But Broomfield’s most extraordinary achievement is to capture the routine misogyny at the heart of Franklin’s social circle. Near the beginning of the film, three of his friends express their disbelief that there could have been a serial killer in their midst.
He was a good guy, we hear repeatedly. Yet they casually reveal that they knew their friend was picking up drug-addicted women almost nightly. They knew he was sexually abusing them and he shared the photographs with them. Indeed one friend who routinely picked up women with Franklin describes how we would torture them. That is the word he uses: torture. Yet he too professes disbelief that his friend might be a serial killer.
Fifty shades of entitlement
The two films’ showings coincide with the UK box-office success of Fifty Shades of Grey. A number of critics have suggested that it is wealth and race that insulates Fifty Shades’ Christian Grey from charges of domestic abuse and other gender-based violence: that if Grey lived in a trailer park the “erotic fiction” would instead be an episode of US detective show Criminal Minds.
In the Fifty Shades books, Grey tells the heroine in passing that (of course) he bought women in prostitution while learning how to become a dominant. He also keeps photographs of all the women he has sex with as an “insurance policy”. I kept thinking of this as Franklin’s friends spoke.
There are of course very important differences, not least the degrees of choice and agency experienced by the women involved. But the Christian Greys and Lonnie Franklins of the world exist on a continuum: what underpins both is an unremarkable sense of entitlement over women which those around them accept uncritically and so reinforce.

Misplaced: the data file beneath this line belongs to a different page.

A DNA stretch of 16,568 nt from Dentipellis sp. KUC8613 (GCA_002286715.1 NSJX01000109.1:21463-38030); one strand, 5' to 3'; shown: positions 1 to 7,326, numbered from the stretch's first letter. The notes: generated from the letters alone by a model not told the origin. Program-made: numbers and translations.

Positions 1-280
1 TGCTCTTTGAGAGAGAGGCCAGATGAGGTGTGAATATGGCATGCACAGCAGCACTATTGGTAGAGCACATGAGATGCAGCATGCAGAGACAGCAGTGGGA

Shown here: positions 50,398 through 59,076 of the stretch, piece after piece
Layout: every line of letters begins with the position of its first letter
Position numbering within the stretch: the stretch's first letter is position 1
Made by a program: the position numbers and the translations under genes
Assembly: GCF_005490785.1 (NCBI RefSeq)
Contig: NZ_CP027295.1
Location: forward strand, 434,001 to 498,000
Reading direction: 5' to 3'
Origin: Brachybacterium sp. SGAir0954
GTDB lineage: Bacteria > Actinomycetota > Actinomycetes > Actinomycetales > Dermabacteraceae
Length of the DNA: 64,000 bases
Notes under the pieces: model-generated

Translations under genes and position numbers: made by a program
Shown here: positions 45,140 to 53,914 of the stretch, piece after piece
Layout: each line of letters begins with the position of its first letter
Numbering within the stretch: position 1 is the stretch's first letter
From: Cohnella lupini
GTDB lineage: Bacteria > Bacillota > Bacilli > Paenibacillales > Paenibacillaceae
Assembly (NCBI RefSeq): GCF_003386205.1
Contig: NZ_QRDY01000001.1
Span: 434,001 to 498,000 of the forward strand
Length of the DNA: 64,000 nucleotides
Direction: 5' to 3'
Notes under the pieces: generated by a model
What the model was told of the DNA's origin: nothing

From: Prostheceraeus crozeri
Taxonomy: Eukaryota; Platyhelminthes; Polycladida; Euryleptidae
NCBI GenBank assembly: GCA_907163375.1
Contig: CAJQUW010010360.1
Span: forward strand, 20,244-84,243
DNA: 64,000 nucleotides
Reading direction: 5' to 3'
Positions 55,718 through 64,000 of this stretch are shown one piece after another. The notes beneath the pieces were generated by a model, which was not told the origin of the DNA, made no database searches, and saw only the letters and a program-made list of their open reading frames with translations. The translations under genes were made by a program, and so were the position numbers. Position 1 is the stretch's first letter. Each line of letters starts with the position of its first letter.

This isn’t only about gender – Grey in a trailer park would only warrant police investigation and media attention if his victims “mattered”. As Franklin’s case demonstrates, the lives of poor black women in the US do not.
Activists like Brenda Myers-Powell and Margaret Prescod of the Black Coalition Fighting Back Serial Murder – an organisation formed in the mid-1980s in response to the killings of which Franklin is now accused – are doing a lot to change this. And importantly, these two documentaries give voice to black women activists as well as survivors and grieving family members.
But at the same time it is about gender, which is why I have been uneasy with the way in which much commentary around Broomfield’s film has used Ferguson and police killings of black men as its hook. This ignores the reality of these women’s lives and of the gendered alliance between killer and cops which allowed the Grim Sleeper to keep killing for so long.
This reality is also the context for Myers-Powell’s work. In a harrowing scene in a school where she works with at-risk young women, one after another talks about being raped, and about not being believed while their rapists’ actions were excused.
In discussion after the Glasgow screening, Longinotto revealed that although Myers-Powell had been working with these girls for a considerable period of time, this was the first time any of them revealed their own histories of sexual violence to her.
They responded to Longinotto’s camera because it gave them the opportunity to tell their stories publicly and be believed after years of being silenced and ignored. The result is both desperately sad but also hopeful, as Myers-Powell repeats, “I believe you. It’s not your fault.”
The real achievement of both films is giving voice to these incredible women, and insisting that their experiences count and be counted. If these films achieved the viewing figures of Fifty Shades, I would be a lot more optimistic about the possibility of change.